8 mins read . 26 Apr 2023
The legendary founder of Vanguard Investments, Jack Bogle, famously said, “Why look for a needle in a haystack, when you can buy the entire haystack.” Bogle was referring to the futility of stock selection. He underlined 2 reasons why passive index funds would do better than active mutual funds in the long run. Firstly, it is difficult for fund managers to consistently beat the market and when you cannot beat the market, what is the point of paying a higher cost for active funds. Secondly, even if there are a handful of managers that outperform the index, the probability that an investor can find such a fund manager and stick to that fund for a long time is quite low. Summing it up, the overall probability that an active fund manager can beat the market is low. That is why, India is actually seeing a shift towards passive funds in a big way. But, more on that later.
An interesting point to ponder is why do fund managers struggle to beat the index. After all, these fund managers have access to top-quality research, deep insights, and market intelligence. Despite these advantages, only 15-20% of equity funds in India beat the index on a consistent basis over the long term. It is hard to say why this happens, but there are 2 possible reasons for the same. Firstly, over time markets mature, so the advantage that you get from information and analysis becomes limited. For instance, there are scores of analysts tracking stocks like Infosys, Reliance, or Tata Motors. It is very unlikely that any important aspect of analysing the stock is left out. Secondly, there is the issue of Kurtosis. As per SEBI regulations, fund managers cannot allocate more than 10% to a single stock, so in the case of narrow rallies, fund managers lose out to the index.
The second point made by Bogle was the difficulty in finding and persisting with a winning fund manager. There are several reasons for this. Firstly, the probability of an index beating a fund manager is quite low, so even under normal conditions there is a low chance of your fund being one of them. While past returns appear to work in some cases, there is no guarantee that past returns reflect future performance in volatile markets. There is one more challenge that investors face. When a fund manager beats the index over the long term, it is not a consistent flow of positive returns year after year. There could be long phases of weak to negative returns, but later they average into above-market returns. However, investors often desert good funds in tough times. As a result, even with the right funds, they end up with lower returns.
To get a picture of how passive flows have panned out, we looked at last 3 financial years since the recovery post-COVID started in March 2020.
|Passive Funds||AUM (Mar-23)||AUM (Mar-22)||AUM (Mar-21)||AUM (Mar-20)||3-Year Growth|
|Fund of funds (Overseas)||22,991||22,609||12,408||2,734||740.82%|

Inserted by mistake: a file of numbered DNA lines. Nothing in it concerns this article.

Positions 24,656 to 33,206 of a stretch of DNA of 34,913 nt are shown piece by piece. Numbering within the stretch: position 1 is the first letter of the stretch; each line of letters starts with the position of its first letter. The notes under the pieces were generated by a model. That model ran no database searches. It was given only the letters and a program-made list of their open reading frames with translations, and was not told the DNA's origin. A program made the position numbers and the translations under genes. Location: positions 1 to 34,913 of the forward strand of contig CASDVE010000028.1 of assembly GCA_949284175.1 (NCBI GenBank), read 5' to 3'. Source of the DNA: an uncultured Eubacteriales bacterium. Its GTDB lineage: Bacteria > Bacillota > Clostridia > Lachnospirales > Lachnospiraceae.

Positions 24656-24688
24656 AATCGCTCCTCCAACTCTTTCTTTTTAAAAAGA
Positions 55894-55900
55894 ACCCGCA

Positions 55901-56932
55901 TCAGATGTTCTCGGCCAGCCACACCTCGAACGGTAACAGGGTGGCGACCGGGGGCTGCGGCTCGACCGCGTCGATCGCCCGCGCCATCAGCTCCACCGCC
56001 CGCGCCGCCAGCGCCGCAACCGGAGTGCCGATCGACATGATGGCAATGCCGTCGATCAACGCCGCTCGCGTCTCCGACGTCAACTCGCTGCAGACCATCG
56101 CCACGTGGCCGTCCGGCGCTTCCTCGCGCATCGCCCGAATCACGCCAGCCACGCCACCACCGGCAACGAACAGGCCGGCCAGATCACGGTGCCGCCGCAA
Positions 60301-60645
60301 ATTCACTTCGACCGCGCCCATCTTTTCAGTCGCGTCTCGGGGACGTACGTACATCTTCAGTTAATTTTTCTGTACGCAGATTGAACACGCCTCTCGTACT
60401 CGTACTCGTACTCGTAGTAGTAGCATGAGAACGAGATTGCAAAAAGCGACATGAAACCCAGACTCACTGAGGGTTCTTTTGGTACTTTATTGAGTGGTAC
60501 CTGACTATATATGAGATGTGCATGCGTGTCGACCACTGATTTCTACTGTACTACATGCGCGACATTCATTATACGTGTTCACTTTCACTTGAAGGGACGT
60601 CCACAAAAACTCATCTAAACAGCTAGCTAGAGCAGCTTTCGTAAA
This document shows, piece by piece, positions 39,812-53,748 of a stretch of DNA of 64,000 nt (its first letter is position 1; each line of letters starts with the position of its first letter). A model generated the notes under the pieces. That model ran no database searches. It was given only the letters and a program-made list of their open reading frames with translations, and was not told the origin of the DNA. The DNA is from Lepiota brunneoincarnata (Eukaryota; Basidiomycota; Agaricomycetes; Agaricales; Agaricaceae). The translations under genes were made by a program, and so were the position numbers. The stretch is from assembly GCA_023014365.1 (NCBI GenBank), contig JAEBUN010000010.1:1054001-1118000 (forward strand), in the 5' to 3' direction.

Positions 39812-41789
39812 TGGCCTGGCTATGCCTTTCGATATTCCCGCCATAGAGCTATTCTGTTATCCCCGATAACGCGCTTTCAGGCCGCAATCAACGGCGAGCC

|Passive Funds Total||6,97,522||5,21,928||3,21,626||1,65,235||322.14%|
Data Source: AMFI (figures in Rs crore)
Here we look at the AUM growth of passive funds between March 2020 and March 2023. The overall AUM has grown more than 4-fold from Rs1.65 trillion to Rs6.98 trillion. In this period, the index ETFs with an AUM of Rs4.84 trillion have emerged as the single biggest category of mutual funds in terms of AUM. The 20-fold growth in index funds is not just because of a low base but also because there has been a huge shift to passive equity and debt fund investing. There are some interesting overall trends that are seen here. Debt funds have seen interest in very long-duration lock-in, but others are preferring passive index bond funds. Even in equity funds, there is a preference for alpha generators like small-cap funds, mid-cap funds and thematic funds. However, investors are increasingly preferring passive equity index funds over large-cap funds, due to lower expense ratio.
Here is how passive fund folios grew between March 2022 and March 2023. Folios are investor accounts unique to an AMC and can be a good gauge of retail interest.
|Macro picture||Total Folios Mar-23||Total Folios Mar-22||Folio Growth|
|Fund of funds investing overseas||13,02,024||12,54,895||3.76%|
|Total of Passive Funds||2,19,19,004||1,85,07,554||18.43%|
Data Source: AMFI
What do we gather from the table above. Folios growth is visible, but for now, the growth in passive fund AUM is still being led by HNIs, institutions and corporates. That is why, the folios growth is not as impressive as it should be. But things would change once more retail investors start to appreciate the merits of passive investing through index funds and ETFs in debt and equity. After all, a lower expense ratio can make a big difference in a situation where outperformance is getting thinner by the day.
In FY23, passive funds saw total inflows of Rs157,489 crore, dominated by index funds and index ETFs. While index funds saw inflows of Rs95,671 crore, index ETFs saw net inflows of Rs59,256 crore across debt and equity. As a recent S&P study has shown, 88% of actively managed equity funds did worse than the BSE-100 index in 2022, and this ratio has deteriorated from 50% in 2021. Clearly, there is a targeted preference for passive funds and nobody is really complaining about it.